--Ronald Blair lined up at the “Leo” position with the first-team defense and beat No. 2 right tackle Garry Gilliam for a sack in the “non-contract” drills. Aaron Lynch was at the “Leo” position with the second team.

--Tank Carradine lined up at the 5-technique, which is a position where the 49ers could target Stanford’s Solomon Thomas with the No. 2 overall pick.

--Kyle Juszczyk showed the versatility that prompted the 49ers to make him the highest-paid fullback in the league with several pass receptions during the 90-minute practice.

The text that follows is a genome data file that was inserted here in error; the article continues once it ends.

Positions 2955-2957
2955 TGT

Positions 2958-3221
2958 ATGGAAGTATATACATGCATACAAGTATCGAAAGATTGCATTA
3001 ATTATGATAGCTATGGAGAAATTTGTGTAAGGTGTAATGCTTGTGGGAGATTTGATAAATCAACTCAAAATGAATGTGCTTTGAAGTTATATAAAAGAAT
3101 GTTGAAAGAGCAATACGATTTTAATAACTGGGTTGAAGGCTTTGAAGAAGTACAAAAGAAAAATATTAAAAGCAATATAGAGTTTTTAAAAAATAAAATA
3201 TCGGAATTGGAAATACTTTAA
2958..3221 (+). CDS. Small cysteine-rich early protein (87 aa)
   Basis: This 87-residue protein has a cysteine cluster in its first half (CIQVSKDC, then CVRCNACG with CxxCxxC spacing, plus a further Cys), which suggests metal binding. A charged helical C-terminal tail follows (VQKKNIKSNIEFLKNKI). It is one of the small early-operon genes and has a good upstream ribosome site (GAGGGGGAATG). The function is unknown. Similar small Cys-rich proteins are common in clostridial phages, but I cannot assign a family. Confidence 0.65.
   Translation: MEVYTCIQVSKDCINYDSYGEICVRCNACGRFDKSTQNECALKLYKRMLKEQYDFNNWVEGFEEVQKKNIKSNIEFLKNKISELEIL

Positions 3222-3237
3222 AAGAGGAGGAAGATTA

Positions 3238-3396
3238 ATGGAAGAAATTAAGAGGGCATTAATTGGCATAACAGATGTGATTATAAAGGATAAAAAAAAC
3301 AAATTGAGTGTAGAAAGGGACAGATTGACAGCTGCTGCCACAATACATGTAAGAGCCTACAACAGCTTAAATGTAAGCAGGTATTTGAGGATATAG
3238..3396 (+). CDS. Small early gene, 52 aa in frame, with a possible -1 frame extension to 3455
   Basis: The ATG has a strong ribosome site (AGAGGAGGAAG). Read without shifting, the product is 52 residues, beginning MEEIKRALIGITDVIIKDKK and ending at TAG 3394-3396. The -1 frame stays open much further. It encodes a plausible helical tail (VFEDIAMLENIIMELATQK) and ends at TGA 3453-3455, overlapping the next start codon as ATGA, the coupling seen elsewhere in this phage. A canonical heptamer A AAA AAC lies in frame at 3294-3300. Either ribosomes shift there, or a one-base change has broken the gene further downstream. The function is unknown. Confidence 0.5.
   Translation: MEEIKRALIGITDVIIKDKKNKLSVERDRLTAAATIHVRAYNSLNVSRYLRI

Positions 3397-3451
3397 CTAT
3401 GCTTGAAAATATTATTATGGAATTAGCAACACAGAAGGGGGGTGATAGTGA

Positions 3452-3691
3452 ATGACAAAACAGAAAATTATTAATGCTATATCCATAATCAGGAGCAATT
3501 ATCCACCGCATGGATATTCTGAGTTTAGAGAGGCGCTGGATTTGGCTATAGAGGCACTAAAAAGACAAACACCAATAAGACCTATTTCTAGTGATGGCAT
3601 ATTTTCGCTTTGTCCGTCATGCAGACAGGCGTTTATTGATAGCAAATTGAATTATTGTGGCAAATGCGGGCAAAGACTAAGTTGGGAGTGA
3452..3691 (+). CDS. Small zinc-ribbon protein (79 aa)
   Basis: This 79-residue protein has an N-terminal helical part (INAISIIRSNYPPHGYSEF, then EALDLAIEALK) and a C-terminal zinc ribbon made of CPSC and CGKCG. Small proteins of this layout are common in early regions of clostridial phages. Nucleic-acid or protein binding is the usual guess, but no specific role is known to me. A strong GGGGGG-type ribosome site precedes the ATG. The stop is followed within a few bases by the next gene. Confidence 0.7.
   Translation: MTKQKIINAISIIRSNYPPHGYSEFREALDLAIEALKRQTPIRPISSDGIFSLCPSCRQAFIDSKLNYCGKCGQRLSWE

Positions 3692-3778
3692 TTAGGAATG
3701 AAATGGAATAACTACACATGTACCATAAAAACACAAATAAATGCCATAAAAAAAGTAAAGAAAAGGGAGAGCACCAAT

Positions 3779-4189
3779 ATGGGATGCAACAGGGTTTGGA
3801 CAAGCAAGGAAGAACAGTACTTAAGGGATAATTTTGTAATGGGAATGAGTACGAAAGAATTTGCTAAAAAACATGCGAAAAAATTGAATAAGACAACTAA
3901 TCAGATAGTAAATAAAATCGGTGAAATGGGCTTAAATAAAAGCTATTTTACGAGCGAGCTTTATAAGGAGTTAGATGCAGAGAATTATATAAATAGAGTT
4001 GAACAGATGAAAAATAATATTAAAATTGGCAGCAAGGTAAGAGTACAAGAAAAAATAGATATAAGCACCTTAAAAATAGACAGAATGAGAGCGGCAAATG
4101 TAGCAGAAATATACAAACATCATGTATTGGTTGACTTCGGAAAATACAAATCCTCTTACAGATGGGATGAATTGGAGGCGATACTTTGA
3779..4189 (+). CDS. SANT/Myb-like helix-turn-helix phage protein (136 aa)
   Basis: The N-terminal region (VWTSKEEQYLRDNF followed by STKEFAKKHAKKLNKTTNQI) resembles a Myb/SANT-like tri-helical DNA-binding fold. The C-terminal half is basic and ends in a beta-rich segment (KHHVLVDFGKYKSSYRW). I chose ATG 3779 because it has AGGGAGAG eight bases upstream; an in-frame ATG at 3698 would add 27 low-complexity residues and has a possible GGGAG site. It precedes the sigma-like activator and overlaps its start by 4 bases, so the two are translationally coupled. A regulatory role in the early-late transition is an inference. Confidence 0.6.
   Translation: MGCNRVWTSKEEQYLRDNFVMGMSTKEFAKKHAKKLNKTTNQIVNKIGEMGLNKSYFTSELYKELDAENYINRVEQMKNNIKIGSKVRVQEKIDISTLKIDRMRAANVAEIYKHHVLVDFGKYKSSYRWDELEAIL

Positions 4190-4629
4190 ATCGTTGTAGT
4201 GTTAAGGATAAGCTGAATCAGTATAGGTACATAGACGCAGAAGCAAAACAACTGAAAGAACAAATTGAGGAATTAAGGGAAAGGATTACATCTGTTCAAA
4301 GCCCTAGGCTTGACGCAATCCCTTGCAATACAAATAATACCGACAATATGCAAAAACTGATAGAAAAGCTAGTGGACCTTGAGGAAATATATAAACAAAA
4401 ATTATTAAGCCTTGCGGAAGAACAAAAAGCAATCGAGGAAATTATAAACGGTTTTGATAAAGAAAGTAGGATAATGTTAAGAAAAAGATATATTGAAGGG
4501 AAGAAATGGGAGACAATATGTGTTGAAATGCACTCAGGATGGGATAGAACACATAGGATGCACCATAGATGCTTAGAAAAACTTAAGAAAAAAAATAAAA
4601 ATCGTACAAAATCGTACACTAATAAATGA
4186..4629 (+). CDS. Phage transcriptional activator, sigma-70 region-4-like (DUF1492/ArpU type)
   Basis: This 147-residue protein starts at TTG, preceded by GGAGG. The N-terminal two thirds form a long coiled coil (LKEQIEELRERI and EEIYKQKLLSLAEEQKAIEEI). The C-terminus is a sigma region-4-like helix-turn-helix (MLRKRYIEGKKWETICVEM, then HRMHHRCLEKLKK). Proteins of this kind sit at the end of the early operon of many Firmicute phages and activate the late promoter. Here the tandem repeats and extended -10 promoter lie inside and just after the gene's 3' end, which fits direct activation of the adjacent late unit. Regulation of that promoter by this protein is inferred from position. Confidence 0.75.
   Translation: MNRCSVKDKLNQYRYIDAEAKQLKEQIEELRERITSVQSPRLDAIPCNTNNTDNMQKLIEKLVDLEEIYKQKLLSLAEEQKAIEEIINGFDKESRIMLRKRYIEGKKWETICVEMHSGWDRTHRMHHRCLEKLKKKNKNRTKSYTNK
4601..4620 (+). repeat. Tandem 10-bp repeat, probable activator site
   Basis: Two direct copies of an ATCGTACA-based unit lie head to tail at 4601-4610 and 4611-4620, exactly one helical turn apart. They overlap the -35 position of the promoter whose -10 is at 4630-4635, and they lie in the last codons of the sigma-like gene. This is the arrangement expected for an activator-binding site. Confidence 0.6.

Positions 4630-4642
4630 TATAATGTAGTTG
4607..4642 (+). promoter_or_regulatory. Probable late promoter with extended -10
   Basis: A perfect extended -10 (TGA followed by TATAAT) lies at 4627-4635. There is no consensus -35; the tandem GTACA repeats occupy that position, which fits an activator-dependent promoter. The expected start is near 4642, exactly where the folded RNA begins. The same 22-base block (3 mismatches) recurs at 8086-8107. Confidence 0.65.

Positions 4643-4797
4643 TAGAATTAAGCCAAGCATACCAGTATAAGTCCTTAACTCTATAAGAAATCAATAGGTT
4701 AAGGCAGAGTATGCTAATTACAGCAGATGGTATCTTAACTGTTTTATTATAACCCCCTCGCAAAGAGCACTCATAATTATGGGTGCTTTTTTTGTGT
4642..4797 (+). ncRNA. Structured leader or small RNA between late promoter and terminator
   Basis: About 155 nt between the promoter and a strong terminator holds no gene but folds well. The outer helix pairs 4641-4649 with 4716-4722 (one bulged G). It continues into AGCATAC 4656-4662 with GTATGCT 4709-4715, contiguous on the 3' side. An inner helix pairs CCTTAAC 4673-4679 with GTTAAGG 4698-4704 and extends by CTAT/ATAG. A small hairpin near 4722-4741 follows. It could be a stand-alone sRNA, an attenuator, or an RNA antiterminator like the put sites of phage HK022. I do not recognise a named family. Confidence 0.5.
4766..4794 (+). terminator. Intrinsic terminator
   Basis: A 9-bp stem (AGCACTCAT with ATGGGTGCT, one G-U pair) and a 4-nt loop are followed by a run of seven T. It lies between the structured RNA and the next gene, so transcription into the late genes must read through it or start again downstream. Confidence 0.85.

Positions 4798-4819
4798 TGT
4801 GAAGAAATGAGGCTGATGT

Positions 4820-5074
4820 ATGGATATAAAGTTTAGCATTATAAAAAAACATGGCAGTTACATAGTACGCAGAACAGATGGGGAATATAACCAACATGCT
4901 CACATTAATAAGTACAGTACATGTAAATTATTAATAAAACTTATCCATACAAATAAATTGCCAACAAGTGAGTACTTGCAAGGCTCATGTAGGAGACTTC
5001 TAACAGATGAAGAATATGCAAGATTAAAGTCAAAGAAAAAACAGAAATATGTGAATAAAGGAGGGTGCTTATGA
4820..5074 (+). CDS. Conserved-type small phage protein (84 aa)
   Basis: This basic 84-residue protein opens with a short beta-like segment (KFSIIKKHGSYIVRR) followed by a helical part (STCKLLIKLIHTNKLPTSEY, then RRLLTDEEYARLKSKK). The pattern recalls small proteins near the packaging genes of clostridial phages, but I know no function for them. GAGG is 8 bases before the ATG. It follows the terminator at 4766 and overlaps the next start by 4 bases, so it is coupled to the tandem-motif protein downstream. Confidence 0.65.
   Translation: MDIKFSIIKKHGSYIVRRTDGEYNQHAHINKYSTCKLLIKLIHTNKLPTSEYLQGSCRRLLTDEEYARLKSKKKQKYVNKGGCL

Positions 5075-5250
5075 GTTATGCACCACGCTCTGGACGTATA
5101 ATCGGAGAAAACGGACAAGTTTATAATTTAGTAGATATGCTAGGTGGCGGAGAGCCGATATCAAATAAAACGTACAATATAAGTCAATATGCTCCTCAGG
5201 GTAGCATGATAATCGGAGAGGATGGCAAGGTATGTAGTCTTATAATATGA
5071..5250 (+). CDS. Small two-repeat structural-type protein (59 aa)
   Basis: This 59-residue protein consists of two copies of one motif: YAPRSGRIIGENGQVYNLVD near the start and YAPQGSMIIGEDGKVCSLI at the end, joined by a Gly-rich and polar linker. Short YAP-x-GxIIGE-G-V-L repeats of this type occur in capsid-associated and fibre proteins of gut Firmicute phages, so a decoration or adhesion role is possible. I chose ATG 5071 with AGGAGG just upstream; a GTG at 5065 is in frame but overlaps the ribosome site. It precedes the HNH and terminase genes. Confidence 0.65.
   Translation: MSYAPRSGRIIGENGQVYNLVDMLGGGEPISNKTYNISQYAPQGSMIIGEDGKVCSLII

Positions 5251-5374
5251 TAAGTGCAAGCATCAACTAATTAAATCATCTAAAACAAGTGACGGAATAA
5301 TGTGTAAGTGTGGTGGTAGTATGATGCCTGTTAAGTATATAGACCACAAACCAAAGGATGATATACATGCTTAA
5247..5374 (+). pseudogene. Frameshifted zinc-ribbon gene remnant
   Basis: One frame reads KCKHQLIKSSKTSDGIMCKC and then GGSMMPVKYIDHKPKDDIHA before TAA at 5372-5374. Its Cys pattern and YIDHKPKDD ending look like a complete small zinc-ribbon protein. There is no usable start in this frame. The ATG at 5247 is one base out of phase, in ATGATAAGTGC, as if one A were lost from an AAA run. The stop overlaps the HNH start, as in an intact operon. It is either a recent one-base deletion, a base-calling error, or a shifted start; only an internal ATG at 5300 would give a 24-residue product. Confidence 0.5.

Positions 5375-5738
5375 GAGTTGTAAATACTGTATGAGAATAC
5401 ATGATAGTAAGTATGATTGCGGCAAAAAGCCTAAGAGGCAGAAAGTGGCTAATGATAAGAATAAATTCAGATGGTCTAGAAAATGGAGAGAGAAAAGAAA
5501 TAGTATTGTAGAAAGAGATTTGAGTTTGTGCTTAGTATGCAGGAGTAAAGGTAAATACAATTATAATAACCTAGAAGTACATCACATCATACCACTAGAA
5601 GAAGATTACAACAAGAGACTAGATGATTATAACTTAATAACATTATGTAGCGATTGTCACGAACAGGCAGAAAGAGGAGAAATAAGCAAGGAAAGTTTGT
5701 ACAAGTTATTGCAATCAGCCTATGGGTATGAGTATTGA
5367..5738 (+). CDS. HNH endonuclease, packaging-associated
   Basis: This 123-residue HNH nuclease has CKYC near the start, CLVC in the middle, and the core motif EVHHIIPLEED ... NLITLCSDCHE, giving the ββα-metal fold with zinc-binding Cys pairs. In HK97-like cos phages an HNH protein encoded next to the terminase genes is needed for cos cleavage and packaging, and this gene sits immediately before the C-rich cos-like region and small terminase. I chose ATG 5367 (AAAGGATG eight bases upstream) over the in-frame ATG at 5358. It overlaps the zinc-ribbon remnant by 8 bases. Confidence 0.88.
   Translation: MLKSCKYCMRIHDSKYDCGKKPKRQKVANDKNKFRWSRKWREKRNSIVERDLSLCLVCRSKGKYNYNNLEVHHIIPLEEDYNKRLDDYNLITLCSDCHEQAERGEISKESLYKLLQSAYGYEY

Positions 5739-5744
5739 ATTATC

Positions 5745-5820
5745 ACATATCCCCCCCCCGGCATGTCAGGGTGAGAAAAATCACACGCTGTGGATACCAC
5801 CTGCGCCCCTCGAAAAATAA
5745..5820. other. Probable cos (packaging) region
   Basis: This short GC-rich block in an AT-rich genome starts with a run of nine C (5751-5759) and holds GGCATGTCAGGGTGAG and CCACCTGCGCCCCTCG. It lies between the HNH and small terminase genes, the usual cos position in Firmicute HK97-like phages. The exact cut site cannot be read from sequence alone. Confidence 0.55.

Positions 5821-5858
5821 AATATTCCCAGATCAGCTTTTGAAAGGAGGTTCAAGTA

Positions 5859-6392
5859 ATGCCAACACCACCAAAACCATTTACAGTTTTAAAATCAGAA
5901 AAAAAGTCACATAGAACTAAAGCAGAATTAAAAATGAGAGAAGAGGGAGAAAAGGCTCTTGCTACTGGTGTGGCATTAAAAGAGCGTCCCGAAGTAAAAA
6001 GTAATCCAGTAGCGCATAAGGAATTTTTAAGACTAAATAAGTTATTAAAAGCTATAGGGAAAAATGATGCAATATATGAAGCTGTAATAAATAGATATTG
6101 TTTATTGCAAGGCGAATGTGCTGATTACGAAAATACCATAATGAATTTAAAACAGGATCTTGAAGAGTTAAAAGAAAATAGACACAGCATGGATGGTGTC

--Rashard Robinson and Dontae Johnson lined up at the cornerbacks with the first-team defense. Robinson made a leaping interception of a Brian Hoyer deep sideline pass against Rashad Ross during 7-on-7 drills.

--Hoyer and receiver Pierre Garçon teamed up for a 20-yard completion on the opening play of the 11-on-11 period.

--Wide receiver Bruce Ellington, who spent all of last season on injured reserve, did not practice due to a soft-tissue injury not related to his hamstring injury of a year ago.

--Offensive lineman Jeremy Zuttah (soft tissue), tight end Je’Ron Hamm (leg), running back Raheem Mostert (soft tissue), linebacker Eli Harold (toe) and tight end Blake Bell (cut forehead) did not practice.